April Fools Day is not for amateurs

I love The Onion. They have talented and very funny writers who know how to create news parodies that are biting and clever — in other words, not stupid or cruel.

For some reason, during several days surrounding April 1, those who maintain blogs feel compelled to give the whole fake-post humor thing a shot. Inevitably, many (if not most) of the people reading such posts fail to pick up the joke and point to the post, thinking that it’s news. And then, there is a round of posts about how stupid people are who point to fake news.

If you blog or Tweet or bookmark, consider this the kind of reminder you get twice a year to move up or back your clocks: April Fools Day is next Tuesday.

To track fake stuff, Wikipedia users typically have a page like this (just change 2007 to 2008). [Later: i wonder if there is another place that tracks stuff Wikipedia users do the site on April Fools Day?]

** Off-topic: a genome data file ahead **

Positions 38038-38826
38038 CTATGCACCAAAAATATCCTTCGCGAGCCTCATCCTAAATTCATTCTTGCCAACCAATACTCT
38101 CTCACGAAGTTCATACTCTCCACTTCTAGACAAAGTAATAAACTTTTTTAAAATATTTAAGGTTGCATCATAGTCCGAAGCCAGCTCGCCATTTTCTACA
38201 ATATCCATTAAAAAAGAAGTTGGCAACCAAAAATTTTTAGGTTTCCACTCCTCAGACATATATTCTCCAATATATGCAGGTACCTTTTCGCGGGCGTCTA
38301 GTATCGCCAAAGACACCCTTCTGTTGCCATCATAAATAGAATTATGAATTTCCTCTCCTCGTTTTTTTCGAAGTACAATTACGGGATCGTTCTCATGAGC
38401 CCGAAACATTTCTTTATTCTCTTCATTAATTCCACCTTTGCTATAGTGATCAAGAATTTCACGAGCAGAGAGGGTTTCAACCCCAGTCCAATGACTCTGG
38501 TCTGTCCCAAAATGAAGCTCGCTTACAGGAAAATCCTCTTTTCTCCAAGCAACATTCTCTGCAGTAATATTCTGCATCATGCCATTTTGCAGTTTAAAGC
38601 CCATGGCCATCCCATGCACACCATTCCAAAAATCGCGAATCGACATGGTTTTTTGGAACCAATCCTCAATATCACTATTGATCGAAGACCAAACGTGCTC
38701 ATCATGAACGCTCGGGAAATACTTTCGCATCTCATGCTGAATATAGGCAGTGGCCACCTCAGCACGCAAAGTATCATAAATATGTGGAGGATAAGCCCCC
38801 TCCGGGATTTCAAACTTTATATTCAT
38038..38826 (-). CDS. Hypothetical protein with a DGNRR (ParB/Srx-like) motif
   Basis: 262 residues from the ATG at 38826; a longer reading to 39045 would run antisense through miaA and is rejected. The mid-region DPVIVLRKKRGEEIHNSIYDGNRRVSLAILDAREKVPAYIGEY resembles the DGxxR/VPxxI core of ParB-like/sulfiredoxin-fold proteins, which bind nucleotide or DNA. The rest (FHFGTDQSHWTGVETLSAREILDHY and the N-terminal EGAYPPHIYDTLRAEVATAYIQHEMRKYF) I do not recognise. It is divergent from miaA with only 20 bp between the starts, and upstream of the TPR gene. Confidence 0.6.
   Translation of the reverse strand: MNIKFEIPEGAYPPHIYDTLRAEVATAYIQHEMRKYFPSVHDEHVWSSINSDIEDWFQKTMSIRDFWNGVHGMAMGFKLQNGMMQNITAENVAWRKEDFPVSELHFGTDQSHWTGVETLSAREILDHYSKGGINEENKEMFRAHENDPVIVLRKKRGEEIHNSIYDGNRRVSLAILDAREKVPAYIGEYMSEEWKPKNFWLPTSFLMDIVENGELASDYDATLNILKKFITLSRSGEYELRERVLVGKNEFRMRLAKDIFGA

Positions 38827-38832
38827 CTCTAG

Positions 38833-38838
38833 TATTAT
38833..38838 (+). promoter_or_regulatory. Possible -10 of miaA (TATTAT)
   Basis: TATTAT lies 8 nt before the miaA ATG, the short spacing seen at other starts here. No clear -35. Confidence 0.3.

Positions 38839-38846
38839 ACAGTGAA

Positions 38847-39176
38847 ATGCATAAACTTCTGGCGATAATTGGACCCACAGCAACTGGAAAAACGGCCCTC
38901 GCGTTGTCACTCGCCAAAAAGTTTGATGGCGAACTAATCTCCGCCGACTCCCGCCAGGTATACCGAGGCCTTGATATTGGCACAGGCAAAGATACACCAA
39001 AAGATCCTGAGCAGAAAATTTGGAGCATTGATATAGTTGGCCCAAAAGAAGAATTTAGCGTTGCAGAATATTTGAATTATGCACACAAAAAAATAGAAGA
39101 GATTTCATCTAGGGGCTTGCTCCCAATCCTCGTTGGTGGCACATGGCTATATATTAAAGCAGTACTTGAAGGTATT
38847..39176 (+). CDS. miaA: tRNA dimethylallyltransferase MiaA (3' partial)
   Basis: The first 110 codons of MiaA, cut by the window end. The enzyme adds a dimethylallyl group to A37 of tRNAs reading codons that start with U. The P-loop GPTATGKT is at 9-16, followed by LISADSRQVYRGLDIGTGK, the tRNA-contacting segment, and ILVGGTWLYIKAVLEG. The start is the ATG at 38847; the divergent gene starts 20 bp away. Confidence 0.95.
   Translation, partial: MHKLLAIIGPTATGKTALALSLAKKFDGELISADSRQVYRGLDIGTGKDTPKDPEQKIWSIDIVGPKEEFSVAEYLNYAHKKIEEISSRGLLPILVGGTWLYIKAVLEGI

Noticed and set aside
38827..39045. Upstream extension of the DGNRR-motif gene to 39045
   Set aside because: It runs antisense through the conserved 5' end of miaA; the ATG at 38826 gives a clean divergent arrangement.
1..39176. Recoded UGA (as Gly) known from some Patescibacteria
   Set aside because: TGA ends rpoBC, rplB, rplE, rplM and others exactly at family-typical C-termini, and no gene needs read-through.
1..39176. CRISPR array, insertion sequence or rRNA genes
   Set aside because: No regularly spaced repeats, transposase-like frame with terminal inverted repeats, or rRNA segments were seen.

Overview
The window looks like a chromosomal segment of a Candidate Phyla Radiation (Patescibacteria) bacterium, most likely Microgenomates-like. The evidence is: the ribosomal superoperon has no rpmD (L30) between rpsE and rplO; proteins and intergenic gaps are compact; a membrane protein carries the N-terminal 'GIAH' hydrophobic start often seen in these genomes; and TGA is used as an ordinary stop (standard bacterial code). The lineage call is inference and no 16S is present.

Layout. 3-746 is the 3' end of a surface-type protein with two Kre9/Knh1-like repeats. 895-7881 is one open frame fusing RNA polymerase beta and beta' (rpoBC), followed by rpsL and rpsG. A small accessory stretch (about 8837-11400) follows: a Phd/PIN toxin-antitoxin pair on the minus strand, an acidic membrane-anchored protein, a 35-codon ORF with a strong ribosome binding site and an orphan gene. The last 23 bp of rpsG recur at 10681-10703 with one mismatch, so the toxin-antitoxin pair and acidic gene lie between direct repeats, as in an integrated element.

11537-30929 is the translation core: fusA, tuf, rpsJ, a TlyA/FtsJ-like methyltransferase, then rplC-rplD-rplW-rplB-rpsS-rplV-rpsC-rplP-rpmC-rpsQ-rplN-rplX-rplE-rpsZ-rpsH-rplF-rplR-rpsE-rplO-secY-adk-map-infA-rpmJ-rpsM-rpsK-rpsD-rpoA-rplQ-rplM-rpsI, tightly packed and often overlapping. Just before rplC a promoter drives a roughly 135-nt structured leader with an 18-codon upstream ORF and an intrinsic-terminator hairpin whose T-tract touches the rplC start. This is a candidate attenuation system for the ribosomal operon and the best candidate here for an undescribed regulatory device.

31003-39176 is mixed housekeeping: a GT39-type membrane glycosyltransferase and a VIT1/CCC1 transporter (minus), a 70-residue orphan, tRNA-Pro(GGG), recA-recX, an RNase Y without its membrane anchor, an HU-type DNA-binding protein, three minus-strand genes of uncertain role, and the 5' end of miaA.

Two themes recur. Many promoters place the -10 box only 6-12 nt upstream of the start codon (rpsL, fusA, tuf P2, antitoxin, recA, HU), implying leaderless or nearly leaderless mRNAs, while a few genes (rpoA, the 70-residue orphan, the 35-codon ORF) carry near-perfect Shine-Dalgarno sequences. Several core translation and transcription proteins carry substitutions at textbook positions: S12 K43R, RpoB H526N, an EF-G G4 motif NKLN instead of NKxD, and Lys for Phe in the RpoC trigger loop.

Ironically, everyday on the blogosphere and in the news (and on Wikipedia), I read stuff that sounds like April Fools jokes. Unfortunately, it’s often true.

Side advice for anyone with a product to launch or news to announce: Don’t do it during the next few days as the cliche lede on blog posts will be, “Is this news some sort of April Fools Day joke?”

Later: Here’s a great example of why I don’t like April Fools posts. This article on the website of the BBC with the headline, “Magazines harm male body image,” is obviously an April Fools joke, right? Or, if not, they should have saved it for another weekend as it seems like a parody that would appear in The Onion. (Although, in the The Onion, such a story would be much more clever — even if 11 years old.) In the BBC article, “Dr Giles from the University of Winchester” has surveyed 161 readers of “lads” magazines and concludes that the content “may” drive them to “try to become more muscular.” (How can evidence be both conclusive and conditional (it may)?) Dr Giles and “specialists” call the “maybe” condition, “athletica nervosa.”

Upside if the article is legit: Magazines are relevant to an important demographic…and images that appear in magazines can trigger consumer behavior.

Bonus link: Anil Dash has a long tradition of pointing out how tech-bloggers April Fools Day jokes are lame.